Programs 20.2 and 20.3 implement the weightedgraph ADT of Program 20.1 with an adjacencymatrix representation. As before, inserting an edge into an undirected graph amounts to storing a reference to it in two places in the matrix—one for each orientation of the edge. As is true of algorithms that use the adjacencymatrix representation for unweighted graphs, the running time of any algorithm that uses this representation is proportional to V^{2} (for the Java system to initialize the matrix) or higher. With this representation, we test for the existence of an edge vw by testing whether the reference in row v and column w is null. In some situations, we could avoid such tests by using sentinel values for the weights, but the implementations are more clearly understood with them present.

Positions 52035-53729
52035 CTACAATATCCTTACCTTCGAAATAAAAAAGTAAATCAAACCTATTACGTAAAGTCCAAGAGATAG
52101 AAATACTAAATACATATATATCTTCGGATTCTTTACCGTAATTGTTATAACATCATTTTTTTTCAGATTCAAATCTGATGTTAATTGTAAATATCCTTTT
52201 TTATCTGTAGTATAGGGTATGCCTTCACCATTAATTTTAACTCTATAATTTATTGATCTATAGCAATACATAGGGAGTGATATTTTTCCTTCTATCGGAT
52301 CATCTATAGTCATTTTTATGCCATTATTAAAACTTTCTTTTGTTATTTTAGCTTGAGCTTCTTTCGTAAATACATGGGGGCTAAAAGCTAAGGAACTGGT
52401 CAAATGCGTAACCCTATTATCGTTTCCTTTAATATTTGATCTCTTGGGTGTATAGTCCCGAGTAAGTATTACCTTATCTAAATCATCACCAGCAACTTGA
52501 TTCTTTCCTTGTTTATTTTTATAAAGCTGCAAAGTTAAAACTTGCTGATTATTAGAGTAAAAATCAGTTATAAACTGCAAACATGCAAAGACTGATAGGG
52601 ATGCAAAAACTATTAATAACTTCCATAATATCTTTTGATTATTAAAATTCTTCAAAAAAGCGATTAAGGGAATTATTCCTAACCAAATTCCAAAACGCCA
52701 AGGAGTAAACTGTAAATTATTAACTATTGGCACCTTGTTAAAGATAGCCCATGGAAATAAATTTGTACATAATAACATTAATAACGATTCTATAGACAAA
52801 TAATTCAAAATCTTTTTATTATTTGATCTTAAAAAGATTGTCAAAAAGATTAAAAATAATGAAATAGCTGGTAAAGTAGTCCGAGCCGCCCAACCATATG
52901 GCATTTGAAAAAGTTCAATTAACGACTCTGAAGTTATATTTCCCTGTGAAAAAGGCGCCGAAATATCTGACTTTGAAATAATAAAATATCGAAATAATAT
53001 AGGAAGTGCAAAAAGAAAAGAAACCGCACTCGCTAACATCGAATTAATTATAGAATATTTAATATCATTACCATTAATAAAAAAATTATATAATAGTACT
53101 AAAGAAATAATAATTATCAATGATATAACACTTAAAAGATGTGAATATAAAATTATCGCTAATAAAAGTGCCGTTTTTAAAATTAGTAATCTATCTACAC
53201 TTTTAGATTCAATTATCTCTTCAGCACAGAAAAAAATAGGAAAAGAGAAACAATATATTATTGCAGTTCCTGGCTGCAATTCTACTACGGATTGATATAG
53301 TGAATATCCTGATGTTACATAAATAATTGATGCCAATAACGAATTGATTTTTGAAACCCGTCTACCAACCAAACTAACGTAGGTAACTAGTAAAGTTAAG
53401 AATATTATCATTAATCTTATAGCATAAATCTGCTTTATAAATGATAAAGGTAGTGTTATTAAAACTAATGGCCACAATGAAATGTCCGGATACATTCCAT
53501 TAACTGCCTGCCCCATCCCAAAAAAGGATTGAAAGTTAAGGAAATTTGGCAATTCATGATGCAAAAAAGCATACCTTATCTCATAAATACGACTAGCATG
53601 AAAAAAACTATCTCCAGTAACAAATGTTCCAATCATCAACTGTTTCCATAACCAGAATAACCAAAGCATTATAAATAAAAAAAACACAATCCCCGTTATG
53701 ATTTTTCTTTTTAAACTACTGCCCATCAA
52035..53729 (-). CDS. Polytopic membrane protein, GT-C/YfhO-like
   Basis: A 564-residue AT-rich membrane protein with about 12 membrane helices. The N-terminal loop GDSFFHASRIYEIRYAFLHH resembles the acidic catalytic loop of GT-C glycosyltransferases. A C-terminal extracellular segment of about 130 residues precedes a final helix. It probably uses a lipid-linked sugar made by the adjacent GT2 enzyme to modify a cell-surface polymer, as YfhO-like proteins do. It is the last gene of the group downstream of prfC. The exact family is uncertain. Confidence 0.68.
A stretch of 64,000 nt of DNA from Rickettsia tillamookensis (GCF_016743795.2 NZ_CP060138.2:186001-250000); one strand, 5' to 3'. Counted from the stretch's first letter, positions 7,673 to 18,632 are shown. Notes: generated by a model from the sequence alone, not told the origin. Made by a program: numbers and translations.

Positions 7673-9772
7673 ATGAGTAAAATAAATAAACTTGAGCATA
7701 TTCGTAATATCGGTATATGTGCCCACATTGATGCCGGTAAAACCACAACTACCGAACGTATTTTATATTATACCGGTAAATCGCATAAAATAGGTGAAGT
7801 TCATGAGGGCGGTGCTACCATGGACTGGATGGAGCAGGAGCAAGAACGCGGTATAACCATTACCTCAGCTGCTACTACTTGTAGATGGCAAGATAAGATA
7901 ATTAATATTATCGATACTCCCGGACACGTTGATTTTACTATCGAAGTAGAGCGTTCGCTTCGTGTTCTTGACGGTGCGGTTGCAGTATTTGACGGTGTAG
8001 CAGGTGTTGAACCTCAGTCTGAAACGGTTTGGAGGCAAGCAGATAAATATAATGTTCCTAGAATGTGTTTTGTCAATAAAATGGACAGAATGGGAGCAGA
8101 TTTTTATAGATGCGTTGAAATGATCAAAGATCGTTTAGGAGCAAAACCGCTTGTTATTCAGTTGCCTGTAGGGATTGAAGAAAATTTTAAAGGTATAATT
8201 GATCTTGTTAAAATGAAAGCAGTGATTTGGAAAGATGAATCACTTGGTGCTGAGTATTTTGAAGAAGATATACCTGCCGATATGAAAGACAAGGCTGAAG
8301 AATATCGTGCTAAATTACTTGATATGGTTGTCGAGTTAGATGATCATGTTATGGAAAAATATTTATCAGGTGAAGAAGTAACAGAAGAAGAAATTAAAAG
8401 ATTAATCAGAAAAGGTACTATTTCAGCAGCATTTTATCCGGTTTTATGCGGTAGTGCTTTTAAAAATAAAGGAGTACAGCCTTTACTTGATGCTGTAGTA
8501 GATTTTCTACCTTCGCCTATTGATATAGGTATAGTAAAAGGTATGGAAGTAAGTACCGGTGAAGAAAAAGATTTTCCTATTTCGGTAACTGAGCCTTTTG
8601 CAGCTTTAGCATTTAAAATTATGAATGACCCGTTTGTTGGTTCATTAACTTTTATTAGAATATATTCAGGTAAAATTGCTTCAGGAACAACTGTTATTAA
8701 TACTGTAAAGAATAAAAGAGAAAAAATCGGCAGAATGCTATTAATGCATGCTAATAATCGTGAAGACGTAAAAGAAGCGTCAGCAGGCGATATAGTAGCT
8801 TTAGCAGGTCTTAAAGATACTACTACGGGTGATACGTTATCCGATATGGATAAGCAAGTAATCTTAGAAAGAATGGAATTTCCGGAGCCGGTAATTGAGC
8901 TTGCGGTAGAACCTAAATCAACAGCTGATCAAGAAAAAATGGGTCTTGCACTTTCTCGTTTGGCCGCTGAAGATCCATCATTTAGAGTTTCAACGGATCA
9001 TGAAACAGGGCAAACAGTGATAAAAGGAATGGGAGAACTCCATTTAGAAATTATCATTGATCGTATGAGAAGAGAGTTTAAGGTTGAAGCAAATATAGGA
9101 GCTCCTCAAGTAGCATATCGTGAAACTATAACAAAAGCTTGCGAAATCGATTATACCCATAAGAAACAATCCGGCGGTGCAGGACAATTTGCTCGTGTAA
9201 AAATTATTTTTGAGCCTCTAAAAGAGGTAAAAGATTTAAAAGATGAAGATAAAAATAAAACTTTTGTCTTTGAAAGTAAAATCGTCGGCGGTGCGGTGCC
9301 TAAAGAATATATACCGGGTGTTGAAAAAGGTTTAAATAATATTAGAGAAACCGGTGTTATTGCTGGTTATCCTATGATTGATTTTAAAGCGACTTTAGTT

Program 20.4 gives a Graph implementation for the weightedgraph ADT, using edge references in an adjacencylists representation, with the iterator left as an exercise. As in , a vertexindexed array associates each vertex with a linked list of that vertex's incident edges. In this implementation, each list node contains a reference to an edge. As with the adjacency matrix, we could, if desired, save space by putting just the destination vertex and the weight in the list nodes (leaving the source vertex implicit) at the cost of a more complicated iterator (see Exercises 20.12 and 20.15).